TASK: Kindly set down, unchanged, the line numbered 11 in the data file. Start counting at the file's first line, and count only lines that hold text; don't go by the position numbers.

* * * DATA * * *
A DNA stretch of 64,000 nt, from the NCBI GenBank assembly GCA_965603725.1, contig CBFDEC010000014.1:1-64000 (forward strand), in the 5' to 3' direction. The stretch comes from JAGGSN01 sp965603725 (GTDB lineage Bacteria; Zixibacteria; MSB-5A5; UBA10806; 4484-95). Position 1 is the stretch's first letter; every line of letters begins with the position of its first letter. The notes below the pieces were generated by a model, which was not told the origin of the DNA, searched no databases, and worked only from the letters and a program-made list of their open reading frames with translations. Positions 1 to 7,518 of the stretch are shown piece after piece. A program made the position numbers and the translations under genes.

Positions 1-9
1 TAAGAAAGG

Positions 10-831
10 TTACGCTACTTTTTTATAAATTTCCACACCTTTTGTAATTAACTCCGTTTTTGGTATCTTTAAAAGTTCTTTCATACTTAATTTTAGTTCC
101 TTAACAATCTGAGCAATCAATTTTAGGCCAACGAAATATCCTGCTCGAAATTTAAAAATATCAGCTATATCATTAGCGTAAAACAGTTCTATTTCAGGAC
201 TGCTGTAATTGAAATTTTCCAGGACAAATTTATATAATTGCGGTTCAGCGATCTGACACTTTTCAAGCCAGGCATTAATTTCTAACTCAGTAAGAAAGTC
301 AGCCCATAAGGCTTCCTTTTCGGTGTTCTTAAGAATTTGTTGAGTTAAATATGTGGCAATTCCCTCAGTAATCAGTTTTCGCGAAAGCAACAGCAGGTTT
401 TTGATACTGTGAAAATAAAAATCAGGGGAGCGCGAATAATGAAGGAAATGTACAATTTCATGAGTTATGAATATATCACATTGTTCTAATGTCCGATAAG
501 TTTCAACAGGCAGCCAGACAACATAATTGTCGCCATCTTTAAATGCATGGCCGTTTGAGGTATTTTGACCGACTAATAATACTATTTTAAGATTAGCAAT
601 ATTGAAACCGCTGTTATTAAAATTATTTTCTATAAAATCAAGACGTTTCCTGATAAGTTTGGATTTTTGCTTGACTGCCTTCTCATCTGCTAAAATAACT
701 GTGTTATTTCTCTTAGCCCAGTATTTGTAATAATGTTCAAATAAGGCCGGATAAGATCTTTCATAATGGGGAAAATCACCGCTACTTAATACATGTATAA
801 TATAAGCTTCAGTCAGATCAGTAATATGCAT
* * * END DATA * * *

601 ATTGAAACCGCTGTTATTAAAATTATTTTCTATAAAATCAAGACGTTTCCTGATAAGTTTGGATTTTTGCTTGACTGCCTTCTCATCTGCTAAAATAACT